Tuesday, July 24, 2007

Synchronicity


Just a small bit, mind you, but...sheesh. My SP10 spoilee, Anna-Karin (hi, Anna-Karin!) and I had an email exchange last night about neuro and how cool and hey she was just doing a project on myasthenia gravis and immune system pieces sticking to neurotransmitter receptors, and I was like oh wow that would screw things up, and then I did some more reading for class 'cause we're doing motor systems (all of them! this week! for Wednesday!), and, well...

Class was fun last night. Honestly, though, there are huge amounts of stuff to learn about every single lecture topic--last night was the cellular mechanisms for learning and memory. I mean, jeez, you could spend YEARS on just that. We get our exams back Wed. Gulp. I had a horrible dream that I scored about 40% on it. Small happy bit: professor actually pleased with me for once, for asking intelligent question. Yay.

Chez Weasel's finch nursery is going along fine. See?

They're still quite fluffy, but are growing real feathers, which you can just about see in the picture. Teeny tiny feathers! Whee! Mother bird continues to have help from at least one other female, and the modus operandi is still apparently sit on nest at night, leave during the day to find food (or whatever), and get mad at human who keeps nosing around. There's usually some bird on the nest for part of the day, but I always thought birds stayed on their nests constantly, and apparently this is not the case. They just sit there some of the time. And I guess rely on ambient temperatures to keep the babies warm enough. Tweet! Tweet!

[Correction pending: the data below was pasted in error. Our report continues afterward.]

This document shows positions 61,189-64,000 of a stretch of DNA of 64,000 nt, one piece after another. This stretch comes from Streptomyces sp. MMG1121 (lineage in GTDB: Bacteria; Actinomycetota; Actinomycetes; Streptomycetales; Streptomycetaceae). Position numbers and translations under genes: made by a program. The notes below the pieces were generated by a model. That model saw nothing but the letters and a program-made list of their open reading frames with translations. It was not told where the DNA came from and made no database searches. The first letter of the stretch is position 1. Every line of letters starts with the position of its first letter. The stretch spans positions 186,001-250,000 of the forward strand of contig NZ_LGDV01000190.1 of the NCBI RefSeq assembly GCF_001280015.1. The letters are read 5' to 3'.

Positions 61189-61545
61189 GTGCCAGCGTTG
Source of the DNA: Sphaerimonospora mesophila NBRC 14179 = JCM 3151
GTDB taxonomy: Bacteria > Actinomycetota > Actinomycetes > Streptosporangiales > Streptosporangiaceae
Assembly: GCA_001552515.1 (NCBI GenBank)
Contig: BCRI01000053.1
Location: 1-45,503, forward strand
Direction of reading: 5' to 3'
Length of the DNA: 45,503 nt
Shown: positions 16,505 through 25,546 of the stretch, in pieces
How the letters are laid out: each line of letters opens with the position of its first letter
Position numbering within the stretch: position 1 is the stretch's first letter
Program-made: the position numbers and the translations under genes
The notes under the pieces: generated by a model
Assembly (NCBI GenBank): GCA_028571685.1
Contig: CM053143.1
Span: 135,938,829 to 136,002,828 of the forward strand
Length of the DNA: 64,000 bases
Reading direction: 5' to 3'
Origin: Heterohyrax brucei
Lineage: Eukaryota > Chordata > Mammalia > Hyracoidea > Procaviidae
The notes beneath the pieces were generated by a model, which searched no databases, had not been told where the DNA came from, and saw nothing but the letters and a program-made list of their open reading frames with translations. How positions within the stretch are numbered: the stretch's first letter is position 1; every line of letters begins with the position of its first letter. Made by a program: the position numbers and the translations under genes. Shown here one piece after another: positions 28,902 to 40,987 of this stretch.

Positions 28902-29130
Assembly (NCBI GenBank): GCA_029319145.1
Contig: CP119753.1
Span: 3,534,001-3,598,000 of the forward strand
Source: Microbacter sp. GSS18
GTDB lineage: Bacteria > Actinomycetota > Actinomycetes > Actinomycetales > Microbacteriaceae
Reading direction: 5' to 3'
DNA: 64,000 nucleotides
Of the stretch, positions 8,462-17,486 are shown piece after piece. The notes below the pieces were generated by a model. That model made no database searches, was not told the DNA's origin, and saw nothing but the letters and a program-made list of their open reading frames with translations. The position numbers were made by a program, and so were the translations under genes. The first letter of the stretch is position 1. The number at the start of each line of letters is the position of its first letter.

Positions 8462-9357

'Til next time, all.

2 Comments:

Anonymous Suzanne said...

Tweet! The finch photo is fantastic. We had morning doves nesting in our bougainvillea in Pasadena. The baby birds made it but the plant did not. I cannot believe how much stuff you are tearing through in neuro. Next Monday: consciousness explained.

9:20 PM  
Blogger Lucia said...

Baby birdies. So cute!

Funny, I was just reading about memory from a much more lay perspective, how our memories change over time and how we change them ourselves to make us look better. Also, there's no scientific evidence for repressed memory.

8:36 AM  

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